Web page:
A five-year, $1 billion anti-drug advertising campaign by the U.S. Government was ineffective, and may have actually done more harm than good.
That was the finding from a long-term examination of the National Youth Anti-Drug Media Campaign. Robert C. Hornik, Ph.D., the Wilbur Schramm Professor of Communication and Health Policy at the Annenberg School for Communication, University of Pennsylvania, was Scientific Director and lead author for the evaluation study. Major findings of the evaluation will be reported in the December issue of the American Journal of Public Health.
“The evidence does not support a claim that the campaign produced anti-marijuana effects,” wrote the authors. Professor Hornik was the lead author, along with, among others, Lela Jacobsohn, Ph.D., also from Annenberg.
The evaluation found that the target audience did recall the advertisements. Overall, 94 percent of youths reported general exposure to one or more anti-drug messages per month, with a median frequency of about two or three ads per week. However the message did not get through.
“There is little evidence for a contemporaneous association between exposure to anti-drug advertising and any of the outcomes … Nonusers who reported more exposure to anti-drug messages were no more likely to express anti-drug beliefs than were youths who were less exposed,” said the authors.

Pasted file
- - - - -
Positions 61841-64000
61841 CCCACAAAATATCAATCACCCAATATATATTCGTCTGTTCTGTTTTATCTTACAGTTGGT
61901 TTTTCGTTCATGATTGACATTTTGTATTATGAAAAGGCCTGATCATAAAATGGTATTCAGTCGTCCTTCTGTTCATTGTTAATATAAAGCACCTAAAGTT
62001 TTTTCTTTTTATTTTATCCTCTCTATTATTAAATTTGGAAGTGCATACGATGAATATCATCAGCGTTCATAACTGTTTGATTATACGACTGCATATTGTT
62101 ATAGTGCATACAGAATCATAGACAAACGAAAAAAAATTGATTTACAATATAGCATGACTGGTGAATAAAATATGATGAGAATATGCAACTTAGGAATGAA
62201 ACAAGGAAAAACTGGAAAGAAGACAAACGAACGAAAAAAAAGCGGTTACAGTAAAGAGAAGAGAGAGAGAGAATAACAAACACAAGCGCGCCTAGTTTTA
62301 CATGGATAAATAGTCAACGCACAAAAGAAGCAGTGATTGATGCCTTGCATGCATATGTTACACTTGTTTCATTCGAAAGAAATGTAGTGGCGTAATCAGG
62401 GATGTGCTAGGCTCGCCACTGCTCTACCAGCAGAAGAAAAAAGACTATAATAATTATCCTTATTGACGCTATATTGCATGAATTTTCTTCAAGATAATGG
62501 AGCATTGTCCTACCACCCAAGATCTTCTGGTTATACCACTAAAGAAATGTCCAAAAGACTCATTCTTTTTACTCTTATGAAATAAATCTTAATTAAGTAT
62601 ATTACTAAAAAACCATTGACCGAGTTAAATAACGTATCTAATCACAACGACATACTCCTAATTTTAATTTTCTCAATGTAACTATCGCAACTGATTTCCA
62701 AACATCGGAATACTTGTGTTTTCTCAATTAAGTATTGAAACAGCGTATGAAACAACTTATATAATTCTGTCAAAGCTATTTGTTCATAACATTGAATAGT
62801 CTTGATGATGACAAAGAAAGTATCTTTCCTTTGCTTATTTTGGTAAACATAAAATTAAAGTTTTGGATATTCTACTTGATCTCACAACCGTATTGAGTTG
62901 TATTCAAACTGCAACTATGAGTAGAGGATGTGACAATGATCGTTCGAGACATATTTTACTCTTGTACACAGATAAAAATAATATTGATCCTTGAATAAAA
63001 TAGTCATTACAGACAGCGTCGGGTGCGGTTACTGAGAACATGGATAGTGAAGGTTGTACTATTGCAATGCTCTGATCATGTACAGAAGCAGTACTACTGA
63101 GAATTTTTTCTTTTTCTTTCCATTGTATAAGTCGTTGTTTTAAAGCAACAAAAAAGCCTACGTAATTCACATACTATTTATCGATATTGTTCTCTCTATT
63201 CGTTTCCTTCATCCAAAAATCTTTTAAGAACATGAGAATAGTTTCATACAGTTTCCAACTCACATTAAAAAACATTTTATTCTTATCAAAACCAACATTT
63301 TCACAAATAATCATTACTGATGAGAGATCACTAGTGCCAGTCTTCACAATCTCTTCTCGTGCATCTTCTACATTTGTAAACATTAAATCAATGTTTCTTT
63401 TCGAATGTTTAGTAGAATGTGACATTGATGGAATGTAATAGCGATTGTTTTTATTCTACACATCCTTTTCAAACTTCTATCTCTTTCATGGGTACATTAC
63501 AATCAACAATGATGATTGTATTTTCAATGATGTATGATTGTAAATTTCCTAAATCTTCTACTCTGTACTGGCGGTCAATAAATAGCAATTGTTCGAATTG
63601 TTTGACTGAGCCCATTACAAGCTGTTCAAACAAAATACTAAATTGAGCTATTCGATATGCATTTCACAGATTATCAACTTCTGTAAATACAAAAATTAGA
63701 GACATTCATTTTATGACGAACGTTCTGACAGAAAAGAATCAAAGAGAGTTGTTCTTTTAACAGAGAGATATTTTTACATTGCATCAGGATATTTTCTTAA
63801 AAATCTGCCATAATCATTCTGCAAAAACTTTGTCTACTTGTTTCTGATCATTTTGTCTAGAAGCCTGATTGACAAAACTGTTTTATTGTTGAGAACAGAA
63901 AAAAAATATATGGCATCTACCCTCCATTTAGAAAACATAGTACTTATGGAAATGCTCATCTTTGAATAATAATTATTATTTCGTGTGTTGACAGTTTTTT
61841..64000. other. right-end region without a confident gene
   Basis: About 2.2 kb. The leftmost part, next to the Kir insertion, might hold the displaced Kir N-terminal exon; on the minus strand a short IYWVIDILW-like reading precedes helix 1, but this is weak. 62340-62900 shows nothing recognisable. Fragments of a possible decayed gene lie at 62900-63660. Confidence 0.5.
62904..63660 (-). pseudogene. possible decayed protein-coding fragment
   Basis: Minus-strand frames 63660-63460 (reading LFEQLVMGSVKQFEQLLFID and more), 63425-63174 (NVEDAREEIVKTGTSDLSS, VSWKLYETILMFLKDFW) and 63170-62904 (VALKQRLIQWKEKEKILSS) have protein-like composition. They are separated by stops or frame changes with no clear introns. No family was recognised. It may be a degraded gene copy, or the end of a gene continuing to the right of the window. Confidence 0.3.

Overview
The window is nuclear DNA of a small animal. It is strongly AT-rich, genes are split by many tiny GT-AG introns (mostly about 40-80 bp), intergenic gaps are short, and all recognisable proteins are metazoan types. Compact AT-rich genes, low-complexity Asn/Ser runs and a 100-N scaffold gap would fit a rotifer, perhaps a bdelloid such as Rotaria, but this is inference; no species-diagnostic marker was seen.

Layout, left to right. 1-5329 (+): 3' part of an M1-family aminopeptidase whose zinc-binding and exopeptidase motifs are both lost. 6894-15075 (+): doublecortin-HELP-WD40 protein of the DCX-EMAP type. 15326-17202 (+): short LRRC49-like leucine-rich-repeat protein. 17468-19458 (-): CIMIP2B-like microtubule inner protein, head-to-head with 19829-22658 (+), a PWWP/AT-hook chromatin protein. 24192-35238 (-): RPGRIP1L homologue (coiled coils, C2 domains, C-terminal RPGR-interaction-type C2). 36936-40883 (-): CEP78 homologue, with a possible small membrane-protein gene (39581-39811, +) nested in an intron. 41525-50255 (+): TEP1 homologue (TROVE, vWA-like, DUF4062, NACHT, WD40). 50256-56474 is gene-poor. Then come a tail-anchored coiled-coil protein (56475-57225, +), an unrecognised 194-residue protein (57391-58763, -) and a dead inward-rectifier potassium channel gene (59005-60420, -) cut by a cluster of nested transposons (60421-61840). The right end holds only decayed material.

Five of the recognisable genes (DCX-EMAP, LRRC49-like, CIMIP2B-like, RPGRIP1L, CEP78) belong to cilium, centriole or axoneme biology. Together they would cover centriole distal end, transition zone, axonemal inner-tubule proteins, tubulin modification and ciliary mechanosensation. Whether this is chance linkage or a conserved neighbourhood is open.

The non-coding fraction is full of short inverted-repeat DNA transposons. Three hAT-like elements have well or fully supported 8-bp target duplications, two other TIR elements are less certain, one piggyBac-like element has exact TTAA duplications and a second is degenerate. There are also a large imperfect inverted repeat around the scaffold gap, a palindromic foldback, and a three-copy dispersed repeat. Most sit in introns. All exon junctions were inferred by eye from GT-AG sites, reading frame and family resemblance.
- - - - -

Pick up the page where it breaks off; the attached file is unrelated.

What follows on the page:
Additionally, the Congressionally-mandated evaluation showed the 12.5-18 year old youths who reported seeing the advertisements more often were actually more likely to intend to use drugs at a later date. The anti-drug advertising campaign was supervised by the White House Office of National Drug Control Policy. Overall management was conducted by the advertising firm Ogilvy and Mather. Advertising messages promoted resistance skills, education and positive alternatives, and negative consequences of drug use. The target audiences were non- and occasional drug users. One of the more recognizable elements in the campaign advertisements was a youth brand phrase: “____: My Anti-Drug,” (with something like “Soccer” filling in the blank).
Congress mandated the evaluation to evaluate the effectiveness of the campaign. More than 8,000 youths aged 9 to 18 and more than 6000 of their parents were interviewed up to four times between 1999 and 2004. The analyses were based on three types of measures – recalled exposure to anti-drug messages aired by the campaign and other sources; cognitions and behavior related to marijuana, as outcomes; and individual and household characteristics. These associations reported in the study were adjusted for other possible influences on youth exposure to advertising.